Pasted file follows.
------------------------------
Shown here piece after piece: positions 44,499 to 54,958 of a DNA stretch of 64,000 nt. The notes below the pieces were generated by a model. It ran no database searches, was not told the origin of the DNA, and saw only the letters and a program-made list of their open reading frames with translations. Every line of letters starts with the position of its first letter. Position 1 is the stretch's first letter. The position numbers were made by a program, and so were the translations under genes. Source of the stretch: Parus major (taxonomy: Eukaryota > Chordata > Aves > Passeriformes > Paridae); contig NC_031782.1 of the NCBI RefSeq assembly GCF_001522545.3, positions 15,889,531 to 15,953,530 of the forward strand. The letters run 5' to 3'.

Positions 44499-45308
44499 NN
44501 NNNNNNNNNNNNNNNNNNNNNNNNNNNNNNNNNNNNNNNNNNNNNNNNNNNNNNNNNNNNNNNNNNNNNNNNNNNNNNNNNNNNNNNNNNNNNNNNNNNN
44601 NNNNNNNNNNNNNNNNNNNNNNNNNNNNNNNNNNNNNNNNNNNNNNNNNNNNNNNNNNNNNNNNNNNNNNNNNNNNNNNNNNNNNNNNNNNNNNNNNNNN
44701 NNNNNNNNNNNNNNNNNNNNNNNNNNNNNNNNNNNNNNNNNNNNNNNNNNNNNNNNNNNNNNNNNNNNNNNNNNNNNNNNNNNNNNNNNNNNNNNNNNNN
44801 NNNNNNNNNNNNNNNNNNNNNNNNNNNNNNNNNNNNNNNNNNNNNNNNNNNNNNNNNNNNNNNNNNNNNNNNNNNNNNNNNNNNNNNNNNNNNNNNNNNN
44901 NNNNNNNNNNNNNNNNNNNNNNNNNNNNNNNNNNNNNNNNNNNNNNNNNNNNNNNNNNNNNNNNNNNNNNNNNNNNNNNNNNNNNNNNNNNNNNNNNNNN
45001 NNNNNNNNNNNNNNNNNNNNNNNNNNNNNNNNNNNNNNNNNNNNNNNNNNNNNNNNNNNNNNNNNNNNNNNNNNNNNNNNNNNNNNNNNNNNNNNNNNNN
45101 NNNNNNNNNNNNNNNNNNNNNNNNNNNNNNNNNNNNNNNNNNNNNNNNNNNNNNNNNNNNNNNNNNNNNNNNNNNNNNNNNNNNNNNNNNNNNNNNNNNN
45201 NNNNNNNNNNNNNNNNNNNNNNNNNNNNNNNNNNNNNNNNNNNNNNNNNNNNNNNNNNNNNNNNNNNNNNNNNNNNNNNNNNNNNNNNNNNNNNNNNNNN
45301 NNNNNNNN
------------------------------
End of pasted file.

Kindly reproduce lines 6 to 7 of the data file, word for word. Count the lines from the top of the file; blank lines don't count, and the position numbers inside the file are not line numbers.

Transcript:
44701 NNNNNNNNNNNNNNNNNNNNNNNNNNNNNNNNNNNNNNNNNNNNNNNNNNNNNNNNNNNNNNNNNNNNNNNNNNNNNNNNNNNNNNNNNNNNNNNNNNNN
44801 NNNNNNNNNNNNNNNNNNNNNNNNNNNNNNNNNNNNNNNNNNNNNNNNNNNNNNNNNNNNNNNNNNNNNNNNNNNNNNNNNNNNNNNNNNNNNNNNNNNN